Re: Overrated stats - HR's, K's, RBI - truth or fallacy?
posted at 7/1/2013 10:33 PM EDT
In response to Hfxsoxnut's comment:
One point about hitters almost all having worse numbers in the clutch or playoffs than there career numbers has to be attributed to the strength of the pitcher they are facing. If you are in the playofss, you are probably facing better pitching than the season/career average you have seen. If you are batting in a late & close situation, you may be facing the closer of top set-up man rather than a lowly starter or middle releif guy.
In response to moonslav59's comment:
Hitting in the clutch is really not a sustainable skill, in my opinion. That's one reason I have to chuckle when posters blame the GM for not acquiring clutch hitters. How can you obtain clutch hitters when it is not something one can project.
I haven't done any in depth studies on pitching, but I do think there are certain pitchers that almost always rise to the occasion.
I think you're right and this is kind of an interesting question in itself. Maybe it's only possible for pitchers to be clutch, because they are the ones who have the most control over how they perform.
There are certain players who have overperformed or underperformed in the postseason vs. the regular season, but of course the sample size thing comes in with the postseason.
Maybe a better way to measure "being clutch" might be to take a player's career OPS vs a particular pitcher in clutch vs nonclutch situations. How did players do vs Schilling in their career vs in the playoffs or late and close?
It does seem that a pitcher can "rise to the occasion" on a more consistent basis than a hitter. I think you are right about having more control of all of the factors involved in a player getting a hit or making an out.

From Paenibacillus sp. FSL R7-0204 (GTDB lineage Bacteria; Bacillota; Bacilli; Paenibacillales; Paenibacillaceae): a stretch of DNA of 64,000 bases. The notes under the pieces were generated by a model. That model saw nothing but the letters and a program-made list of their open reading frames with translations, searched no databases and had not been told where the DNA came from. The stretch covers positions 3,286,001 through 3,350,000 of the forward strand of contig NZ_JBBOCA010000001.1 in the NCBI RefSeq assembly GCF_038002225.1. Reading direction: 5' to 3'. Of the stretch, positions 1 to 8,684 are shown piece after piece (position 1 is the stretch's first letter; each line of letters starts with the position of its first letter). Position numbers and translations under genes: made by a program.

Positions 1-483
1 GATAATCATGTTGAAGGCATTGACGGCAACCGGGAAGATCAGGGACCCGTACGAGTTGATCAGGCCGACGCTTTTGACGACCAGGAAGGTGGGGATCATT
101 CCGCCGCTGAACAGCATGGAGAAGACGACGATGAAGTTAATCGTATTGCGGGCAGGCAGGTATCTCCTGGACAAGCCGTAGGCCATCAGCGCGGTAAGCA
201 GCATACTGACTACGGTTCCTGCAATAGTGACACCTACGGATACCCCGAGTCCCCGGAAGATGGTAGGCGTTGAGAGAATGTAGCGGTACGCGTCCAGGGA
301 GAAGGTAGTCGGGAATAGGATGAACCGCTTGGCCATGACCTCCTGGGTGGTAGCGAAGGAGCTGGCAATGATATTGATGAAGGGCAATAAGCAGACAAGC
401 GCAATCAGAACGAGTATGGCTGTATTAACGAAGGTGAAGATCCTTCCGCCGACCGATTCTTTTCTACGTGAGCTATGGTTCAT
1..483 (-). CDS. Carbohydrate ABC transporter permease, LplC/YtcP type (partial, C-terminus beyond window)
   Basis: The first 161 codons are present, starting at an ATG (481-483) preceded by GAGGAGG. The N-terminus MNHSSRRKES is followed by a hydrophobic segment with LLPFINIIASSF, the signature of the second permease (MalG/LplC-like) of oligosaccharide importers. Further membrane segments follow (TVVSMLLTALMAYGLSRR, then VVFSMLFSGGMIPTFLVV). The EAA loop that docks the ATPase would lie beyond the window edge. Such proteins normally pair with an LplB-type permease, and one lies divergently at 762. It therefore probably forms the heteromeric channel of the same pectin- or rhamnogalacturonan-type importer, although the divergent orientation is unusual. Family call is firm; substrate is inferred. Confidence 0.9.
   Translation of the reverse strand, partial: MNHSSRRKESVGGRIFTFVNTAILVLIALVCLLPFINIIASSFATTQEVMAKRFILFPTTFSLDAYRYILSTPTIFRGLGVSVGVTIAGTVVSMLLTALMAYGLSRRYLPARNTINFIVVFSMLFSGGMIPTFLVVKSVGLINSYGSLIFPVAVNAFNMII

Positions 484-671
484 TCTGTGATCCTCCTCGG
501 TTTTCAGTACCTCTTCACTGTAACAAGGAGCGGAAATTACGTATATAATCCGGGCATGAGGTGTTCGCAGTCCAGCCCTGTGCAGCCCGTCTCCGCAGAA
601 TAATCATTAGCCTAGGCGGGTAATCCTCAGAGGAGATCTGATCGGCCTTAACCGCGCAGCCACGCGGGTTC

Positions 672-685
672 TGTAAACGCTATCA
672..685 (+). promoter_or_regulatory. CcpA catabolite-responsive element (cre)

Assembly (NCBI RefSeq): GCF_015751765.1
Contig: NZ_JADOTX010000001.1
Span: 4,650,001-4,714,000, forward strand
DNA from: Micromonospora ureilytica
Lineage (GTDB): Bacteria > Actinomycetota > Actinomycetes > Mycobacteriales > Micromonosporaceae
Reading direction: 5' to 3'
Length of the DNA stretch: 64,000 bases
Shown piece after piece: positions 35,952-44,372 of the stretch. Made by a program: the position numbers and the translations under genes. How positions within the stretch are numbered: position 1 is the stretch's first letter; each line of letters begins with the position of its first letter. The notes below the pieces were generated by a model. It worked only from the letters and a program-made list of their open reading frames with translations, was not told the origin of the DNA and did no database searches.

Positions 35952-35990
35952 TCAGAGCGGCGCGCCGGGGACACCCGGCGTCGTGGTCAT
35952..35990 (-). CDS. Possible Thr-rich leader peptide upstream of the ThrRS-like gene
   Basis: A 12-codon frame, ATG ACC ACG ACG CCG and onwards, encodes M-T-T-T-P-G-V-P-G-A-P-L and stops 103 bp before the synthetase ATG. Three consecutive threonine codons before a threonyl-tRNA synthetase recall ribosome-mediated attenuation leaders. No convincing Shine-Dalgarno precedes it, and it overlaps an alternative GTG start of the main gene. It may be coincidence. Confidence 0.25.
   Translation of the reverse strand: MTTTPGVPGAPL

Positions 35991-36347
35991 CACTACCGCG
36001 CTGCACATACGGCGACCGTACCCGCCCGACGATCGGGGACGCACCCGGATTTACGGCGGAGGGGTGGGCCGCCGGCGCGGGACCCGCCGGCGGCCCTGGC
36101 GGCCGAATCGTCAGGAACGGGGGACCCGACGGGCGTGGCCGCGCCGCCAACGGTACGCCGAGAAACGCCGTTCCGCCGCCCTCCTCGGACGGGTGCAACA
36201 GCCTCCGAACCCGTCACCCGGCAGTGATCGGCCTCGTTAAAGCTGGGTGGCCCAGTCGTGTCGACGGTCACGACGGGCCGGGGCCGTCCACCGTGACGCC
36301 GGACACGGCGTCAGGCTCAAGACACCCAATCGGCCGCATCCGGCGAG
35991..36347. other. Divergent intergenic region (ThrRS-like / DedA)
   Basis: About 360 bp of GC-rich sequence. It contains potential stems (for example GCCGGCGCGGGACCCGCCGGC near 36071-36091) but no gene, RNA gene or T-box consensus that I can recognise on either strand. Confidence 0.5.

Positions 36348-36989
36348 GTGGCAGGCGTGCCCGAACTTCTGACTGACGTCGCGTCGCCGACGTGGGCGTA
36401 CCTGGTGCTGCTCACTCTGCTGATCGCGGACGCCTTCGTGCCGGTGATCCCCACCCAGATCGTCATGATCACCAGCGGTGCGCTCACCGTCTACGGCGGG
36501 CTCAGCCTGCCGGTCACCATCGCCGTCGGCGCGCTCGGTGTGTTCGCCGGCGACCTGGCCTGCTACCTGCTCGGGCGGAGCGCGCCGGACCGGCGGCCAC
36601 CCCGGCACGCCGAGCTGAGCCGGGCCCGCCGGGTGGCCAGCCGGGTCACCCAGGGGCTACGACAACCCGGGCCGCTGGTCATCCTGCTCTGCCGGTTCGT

It is an interesting debate.
Back to the K thing, what bothers me most is how someone complains about a guy striking out too much, even if he has a .380 OBP and decent Slg% or a decent OBP and a .500+ Slg%. To me, it's the marginal players that it seems to matter more if they K or make an out another way. You look for the weak hitter to at least be able to make contact and move a runner over, bunt, or sac fly when you need it. It's like it's the least they can do. And, when you are totally frustrated with a player in a slump or a player who is never a good hitter, those Ks just seem to drive home that point that he is no good.
Look at a guy like Adam Dunn. His 222 Ks in 2012 was second most ever (to Mark Reynold's 223), but even more amazing is the fact that on the top season K list of the top 89 player in the history of MLB, you will see Adam Dunn's name 10 times! He has struck out over 164 times in a season 10 times! He holds 4 of the top 13 slots! He must stink, right? Then how has he been allowed to play 13 seasons in MLB? I'll tell you why:
.367 career OBP
.498 career SLG%
.865 career OPS
427 career HRs
7 of 8 straight years with 100+ RBIs
Who cares about the career .238 BA and 2126 Ks?
Yes, it would be nicer if he hit .285 and had only 500 Ks, but the rest of his body of work makes up for this.